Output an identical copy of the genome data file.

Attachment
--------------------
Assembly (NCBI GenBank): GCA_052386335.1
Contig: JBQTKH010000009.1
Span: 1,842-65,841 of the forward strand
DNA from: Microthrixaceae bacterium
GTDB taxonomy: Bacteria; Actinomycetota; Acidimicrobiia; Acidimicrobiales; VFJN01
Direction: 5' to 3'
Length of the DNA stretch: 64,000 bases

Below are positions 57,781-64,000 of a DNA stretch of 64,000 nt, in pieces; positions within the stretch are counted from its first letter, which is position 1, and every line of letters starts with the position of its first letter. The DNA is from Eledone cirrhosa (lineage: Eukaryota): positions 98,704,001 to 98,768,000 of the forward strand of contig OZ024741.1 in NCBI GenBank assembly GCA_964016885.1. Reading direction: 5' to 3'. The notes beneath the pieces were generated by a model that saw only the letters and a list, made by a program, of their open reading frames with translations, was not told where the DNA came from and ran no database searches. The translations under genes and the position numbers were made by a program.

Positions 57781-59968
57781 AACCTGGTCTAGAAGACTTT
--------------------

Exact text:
Assembly (NCBI GenBank): GCA_052386335.1
Contig: JBQTKH010000009.1
Span: 1,842-65,841 of the forward strand
DNA from: Microthrixaceae bacterium
GTDB taxonomy: Bacteria; Actinomycetota; Acidimicrobiia; Acidimicrobiales; VFJN01
Direction: 5' to 3'
Length of the DNA stretch: 64,000 bases

Below are positions 57,781-64,000 of a DNA stretch of 64,000 nt, in pieces; positions within the stretch are counted from its first letter, which is position 1, and every line of letters starts with the position of its first letter. The DNA is from Eledone cirrhosa (lineage: Eukaryota): positions 98,704,001 to 98,768,000 of the forward strand of contig OZ024741.1 in NCBI GenBank assembly GCA_964016885.1. Reading direction: 5' to 3'. The notes beneath the pieces were generated by a model that saw only the letters and a list, made by a program, of their open reading frames with translations, was not told where the DNA came from and ran no database searches. The translations under genes and the position numbers were made by a program.

Positions 57781-59968
57781 AACCTGGTCTAGAAGACTTT